January 9, 2017
Mayan Smith-Gobat is a badass climber. She is well known for having the first female ascent of Punks in the Gym and for holding the female speed record on The Nose. Mayan has joined us at the Coop a few times for Beer and Bouldering and it’s always great to have her here. She is an inspiration to many female (and male) climbers.
When did you start climbing and what made you start?
I was born at the base of Mt Cook/Aotearoa – the highest mountain in NZ, so a love for the mountains and climbing was always within me. However, I didn’t start climbing myself until I was 16, when I got a summer job working in the cafe for Alpine Guides in Mt Cook and took a mountaineering course and instantly loved it. I pursued alpine climbing that year, then got into rock climbing the year after – instantly loving the mental and physical challenge.
How was your trip to China? Tell us about some experiences you had there.
China was an incredible experience – it was amazing to walk into a totally untouched valley and full freedom to choose whatever lines we wanted. To always be climbing ground-up into the unknown and to be the first people to stand on any of these beautiful towers.
Photo: Dan Holz
How does it feel to hold the female speed record for The Nose?
I am super happy to made the female record a time we can be proud of; however, doing the speed record for me was more about understanding how it is possible to climb these huge walls so quickly!
What are you most interested in right now with climbing? Speed records? New lines? Something completely different?
Free climbing big walls. First ascents or first free ascents and taking my knowledge of free climbing into more harsh environments – the mountains!
Tell us about an epic adventure you’ve had on or off the rock.
Photo: John Dickey
My trip to climb Riders on the Storm in Patagonia early this year with Ines Papert and Thomas Senf was the most epic adventure I’ve had. It is extremely remote, a huge wall with very difficult climbing and the weather is terrible. It is impossible to stand up to the winds there – we threw ourselves on the ground to avoid being blown down the hill. And climbing there forced me to compile all my previous experience. The intensity of the entire trip was incredible.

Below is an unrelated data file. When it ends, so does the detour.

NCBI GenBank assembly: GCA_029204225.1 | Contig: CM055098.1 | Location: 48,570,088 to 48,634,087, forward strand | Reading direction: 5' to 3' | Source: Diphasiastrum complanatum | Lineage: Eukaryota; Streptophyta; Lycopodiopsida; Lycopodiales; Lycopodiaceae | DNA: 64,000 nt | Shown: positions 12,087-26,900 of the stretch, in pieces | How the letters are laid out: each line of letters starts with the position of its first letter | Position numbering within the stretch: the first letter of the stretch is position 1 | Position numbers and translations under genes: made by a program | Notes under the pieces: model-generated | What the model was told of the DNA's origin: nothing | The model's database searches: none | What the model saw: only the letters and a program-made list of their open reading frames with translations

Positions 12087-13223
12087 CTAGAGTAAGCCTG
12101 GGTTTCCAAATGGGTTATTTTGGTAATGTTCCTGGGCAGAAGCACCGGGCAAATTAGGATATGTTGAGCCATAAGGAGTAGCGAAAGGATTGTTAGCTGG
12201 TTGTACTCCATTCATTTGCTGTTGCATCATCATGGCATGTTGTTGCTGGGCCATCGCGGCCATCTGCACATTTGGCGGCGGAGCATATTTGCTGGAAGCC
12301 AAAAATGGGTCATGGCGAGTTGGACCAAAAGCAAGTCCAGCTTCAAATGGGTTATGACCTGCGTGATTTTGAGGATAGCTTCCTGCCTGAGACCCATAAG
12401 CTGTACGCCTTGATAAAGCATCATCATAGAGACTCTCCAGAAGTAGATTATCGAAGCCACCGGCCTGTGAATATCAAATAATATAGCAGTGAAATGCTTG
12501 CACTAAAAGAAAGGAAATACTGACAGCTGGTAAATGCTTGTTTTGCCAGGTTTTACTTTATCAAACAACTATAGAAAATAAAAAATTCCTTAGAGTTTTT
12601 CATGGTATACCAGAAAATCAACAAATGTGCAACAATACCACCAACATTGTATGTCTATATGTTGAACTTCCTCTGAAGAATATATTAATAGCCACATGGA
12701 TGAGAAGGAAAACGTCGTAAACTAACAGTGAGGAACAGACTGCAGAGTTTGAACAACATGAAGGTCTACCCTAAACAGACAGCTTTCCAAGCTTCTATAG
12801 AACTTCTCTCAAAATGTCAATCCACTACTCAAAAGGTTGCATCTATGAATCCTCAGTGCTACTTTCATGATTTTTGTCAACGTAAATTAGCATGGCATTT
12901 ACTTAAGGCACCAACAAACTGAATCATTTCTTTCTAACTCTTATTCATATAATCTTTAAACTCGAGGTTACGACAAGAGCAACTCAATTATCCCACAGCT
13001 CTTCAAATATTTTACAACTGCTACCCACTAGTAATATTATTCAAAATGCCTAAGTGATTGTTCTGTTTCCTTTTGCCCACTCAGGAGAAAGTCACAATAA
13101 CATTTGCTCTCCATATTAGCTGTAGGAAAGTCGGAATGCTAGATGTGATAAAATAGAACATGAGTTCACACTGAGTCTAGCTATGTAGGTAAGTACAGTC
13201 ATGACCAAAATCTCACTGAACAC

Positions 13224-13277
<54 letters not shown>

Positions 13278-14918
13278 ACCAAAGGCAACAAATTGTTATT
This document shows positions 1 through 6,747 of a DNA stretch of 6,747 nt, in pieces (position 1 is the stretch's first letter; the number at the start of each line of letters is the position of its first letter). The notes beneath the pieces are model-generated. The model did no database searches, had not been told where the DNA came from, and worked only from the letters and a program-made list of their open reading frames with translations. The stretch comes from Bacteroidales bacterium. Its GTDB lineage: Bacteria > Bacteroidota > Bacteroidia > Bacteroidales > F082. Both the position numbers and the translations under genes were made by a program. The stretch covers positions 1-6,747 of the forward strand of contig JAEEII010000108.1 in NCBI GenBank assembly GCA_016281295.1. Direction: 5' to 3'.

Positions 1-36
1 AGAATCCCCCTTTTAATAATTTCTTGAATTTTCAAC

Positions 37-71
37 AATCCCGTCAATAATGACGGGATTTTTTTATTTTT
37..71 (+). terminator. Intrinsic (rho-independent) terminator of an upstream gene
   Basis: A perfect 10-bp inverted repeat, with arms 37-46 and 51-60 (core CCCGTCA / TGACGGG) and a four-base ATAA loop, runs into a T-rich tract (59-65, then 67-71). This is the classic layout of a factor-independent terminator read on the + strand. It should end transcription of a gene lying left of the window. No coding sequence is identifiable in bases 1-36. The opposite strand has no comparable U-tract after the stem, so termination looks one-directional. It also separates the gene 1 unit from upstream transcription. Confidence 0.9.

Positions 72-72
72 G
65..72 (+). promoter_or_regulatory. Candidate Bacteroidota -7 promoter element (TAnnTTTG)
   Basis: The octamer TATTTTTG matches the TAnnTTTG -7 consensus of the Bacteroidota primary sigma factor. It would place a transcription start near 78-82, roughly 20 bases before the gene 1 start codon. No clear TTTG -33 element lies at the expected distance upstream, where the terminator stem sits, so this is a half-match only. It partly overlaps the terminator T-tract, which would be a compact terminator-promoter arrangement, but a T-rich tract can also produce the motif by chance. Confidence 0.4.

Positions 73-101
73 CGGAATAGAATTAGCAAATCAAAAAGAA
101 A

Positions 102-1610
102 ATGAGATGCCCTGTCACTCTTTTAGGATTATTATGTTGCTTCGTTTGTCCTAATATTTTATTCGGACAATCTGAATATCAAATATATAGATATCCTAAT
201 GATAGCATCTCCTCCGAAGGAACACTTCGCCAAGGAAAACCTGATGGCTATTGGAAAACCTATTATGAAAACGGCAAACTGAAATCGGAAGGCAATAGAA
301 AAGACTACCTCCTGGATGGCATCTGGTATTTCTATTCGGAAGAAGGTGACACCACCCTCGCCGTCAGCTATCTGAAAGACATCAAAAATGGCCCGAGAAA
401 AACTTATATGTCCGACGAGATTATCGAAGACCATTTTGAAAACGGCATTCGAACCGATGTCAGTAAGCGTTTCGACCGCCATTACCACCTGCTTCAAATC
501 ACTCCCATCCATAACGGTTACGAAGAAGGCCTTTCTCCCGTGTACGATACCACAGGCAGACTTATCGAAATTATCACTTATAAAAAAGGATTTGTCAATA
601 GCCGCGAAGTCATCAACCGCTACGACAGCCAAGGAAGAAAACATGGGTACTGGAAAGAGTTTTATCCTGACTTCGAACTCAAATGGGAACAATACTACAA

Do you have any accomplishments that you value more than others? What is their significance?
The Salathe (free) – because it was always a dream of mine to free climb El Capitan and this was my first free route on that amazing wall.
Punks in the Gym – because it was the first 5.14 in the world and first climbed by Wolfgang Güllich (a hero of mine) and in one of my home crags and I got the first female ascent.
Riders on the Storm – because of the alpine environment and difficulty of the climbing – it required me to draw on all my knowledge.
Photo: Thomas Senf
What keeps you climbing?
I simply love it! I find it difficult to imagine life without climbing.
If you could have a drink with any famous person, dead or alive, who would it be with and what would you drink?
Wolfgang Güllich or Kurt Albert and my choice would be a good whiskey, but I would be open to drinking whatever they wanted.
Tell us about the craziest thing you’ve seen/experienced outdoors.
Photo: Thomas Senf
A rock ripping Ines and my portaledge open while we were sleeping in it. It was terrifying to hear rocks impacting all around us and being totally helpless – all we could do was hope
Would you rather be a giant mouse or a tiny elephant?
Tiny elephant – I like elephants much better than mice, and size doesn’t really matter.
What is your favorite type of climbing, why?
I love all types of climbing, but big wall free climbing is my main focus. I love the complexity of solving hard movements and also love the exposure of being up high on a wall.